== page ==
In answering this letter, please state if there would be any safety for my Milly and Jane, who are now grown up, and both good-looking girls. You know how it was with poor Matilda and Catherine. I would rather stay here and starve—and die, if it come to that—than have my girls brought to shame by the violence and wickedness of their young masters. You will also please state if there has been any schools opened for the colored children in your neighborhood. The great desire of my life now is to give my children an education, and have them form virtuous habits.
Say howdy to George Carter, and thank him for taking the pistol from you when you were shooting at me.
From your old servant,
Jourdon Anderson.
Courtesy of Letters of Note.

Jan 25, 2012

Jan 24, 2012

Jan 23, 2012


A few days ago, a lot of attention was given to an interruption of a New York Philharmonic performance:
The unmistakably jarring sound of an iPhone marimba ring interrupted the soft and spiritual final measures of Mahler’s Symphony No. 9 at the New York Philharmonic on Tuesday night. The conductor, Alan Gilbert, did something almost unheard-of in a concert hall: He stopped the performance. But the ringing kept on going, prompting increasingly angry shouts in the audience directed at the malefactor.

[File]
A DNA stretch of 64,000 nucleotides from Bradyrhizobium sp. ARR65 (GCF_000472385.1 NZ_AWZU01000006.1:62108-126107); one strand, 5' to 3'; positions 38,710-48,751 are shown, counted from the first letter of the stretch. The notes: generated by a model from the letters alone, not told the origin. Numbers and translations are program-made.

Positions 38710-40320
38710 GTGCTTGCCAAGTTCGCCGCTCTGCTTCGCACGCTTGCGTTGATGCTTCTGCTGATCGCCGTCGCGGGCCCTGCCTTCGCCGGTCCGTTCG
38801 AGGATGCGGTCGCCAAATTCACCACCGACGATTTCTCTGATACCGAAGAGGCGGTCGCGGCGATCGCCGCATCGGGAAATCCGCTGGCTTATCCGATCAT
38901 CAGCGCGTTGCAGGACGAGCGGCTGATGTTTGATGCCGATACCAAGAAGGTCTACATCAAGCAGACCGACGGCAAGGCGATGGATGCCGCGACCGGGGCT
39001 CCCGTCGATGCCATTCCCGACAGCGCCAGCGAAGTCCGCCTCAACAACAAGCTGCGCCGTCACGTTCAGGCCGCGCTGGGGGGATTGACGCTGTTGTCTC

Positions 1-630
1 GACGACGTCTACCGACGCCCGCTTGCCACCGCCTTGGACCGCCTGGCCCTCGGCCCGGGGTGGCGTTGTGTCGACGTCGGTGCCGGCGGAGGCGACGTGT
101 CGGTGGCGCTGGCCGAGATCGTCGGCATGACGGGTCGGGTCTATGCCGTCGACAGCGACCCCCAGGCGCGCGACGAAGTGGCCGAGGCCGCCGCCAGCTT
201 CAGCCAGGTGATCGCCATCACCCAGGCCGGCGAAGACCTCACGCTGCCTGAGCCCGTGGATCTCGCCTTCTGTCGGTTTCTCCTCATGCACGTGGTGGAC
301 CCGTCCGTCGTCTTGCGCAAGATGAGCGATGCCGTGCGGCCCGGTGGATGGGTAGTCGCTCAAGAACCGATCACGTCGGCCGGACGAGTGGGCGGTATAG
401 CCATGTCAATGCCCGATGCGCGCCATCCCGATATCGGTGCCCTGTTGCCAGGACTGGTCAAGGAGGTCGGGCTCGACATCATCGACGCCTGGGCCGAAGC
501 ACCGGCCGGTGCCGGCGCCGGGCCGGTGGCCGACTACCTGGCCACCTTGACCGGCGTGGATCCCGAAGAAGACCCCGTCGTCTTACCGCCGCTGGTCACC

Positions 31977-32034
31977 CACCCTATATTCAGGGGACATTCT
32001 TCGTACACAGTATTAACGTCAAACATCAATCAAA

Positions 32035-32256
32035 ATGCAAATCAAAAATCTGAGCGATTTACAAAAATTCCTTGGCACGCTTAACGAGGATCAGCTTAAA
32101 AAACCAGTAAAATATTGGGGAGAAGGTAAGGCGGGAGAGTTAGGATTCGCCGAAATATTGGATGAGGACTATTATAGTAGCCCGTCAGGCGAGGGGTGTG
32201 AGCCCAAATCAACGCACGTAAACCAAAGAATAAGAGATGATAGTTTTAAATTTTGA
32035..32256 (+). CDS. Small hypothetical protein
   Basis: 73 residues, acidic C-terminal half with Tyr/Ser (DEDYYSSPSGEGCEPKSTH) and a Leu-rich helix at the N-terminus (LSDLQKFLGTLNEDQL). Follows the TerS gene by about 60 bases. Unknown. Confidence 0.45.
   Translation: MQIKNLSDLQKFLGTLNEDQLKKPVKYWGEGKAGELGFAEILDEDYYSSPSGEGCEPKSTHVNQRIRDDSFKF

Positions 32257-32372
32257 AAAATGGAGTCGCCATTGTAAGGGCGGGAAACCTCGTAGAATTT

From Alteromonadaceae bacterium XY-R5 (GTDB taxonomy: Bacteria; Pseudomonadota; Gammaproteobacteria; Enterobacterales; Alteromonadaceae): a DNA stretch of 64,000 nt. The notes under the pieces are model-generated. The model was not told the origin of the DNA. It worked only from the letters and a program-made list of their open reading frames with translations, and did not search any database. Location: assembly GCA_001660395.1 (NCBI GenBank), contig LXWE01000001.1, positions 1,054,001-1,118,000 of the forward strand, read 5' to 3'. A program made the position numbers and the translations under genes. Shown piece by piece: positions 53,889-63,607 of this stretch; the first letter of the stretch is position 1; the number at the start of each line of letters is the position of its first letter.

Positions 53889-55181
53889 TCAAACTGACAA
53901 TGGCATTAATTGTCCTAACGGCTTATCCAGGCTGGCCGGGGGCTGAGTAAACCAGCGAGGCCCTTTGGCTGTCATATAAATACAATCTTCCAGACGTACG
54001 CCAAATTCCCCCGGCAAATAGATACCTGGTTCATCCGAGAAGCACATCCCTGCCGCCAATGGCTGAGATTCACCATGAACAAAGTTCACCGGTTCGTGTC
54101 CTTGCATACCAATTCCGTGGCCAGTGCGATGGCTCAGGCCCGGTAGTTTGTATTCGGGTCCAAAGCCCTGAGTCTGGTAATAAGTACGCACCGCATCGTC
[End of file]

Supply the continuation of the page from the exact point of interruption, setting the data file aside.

I think this guy handled it much better:

Jan 20, 2012

John C. Reilly on filming a sex scene with Jennifer Aniston

“It’s all dark, and she’s a little tense ’cause a sex scene is going to happen. So I get there, and she’s under the covers, and I’m like, ‘Okay, I guess they just want me to get in position here’.
So I climb into the bed, she opens up the sheet, and I swear, she had two pairs of sweatpants on, winter socks, a long-sleeved T-shirt. Her body is basically like a burqa from the neck down.
And I go, ‘Okay, I guess I’ll get on top of you now’, and she’s like, ‘Can I get the chastity pillow please?’ I’m like, ‘What the hell is a chastity pillow?’ And they bring out this big black pillow that she puts between her legs.
And from that moment on, I went from Robert Palmer to the Hunchback of Notre Dame. ‘I’m sorry. I guess I’ll just hump the pillow.’”

From reddit.

Jan 19, 2012


Kid seeing a record for the first time:

Hat tip to Kottke

Jan 17, 2012

Jan 12, 2012

Coffee from your tap

I like coffee and I like technology, but this is stupid:
The Scanomat TopBrewer is going to revolutionize the way you make coffee at home. It's a fully automatic coffee brewer that can be built into any tabletop with only a stainless steel tap visible.


Jan 11, 2012

Jan 10, 2012

Jan 8, 2012

True happiness

It gets good around a minute in.

Jan 5, 2012

What Inception meant?

It's pretty addictive, don't start watching unless you have time.

Jan 4, 2012

How to stage an intervention

More here.

Apparently it's a completely ineffective, but highly entertaining, method of letting someone know he has a problem.

Courtesy of reddit.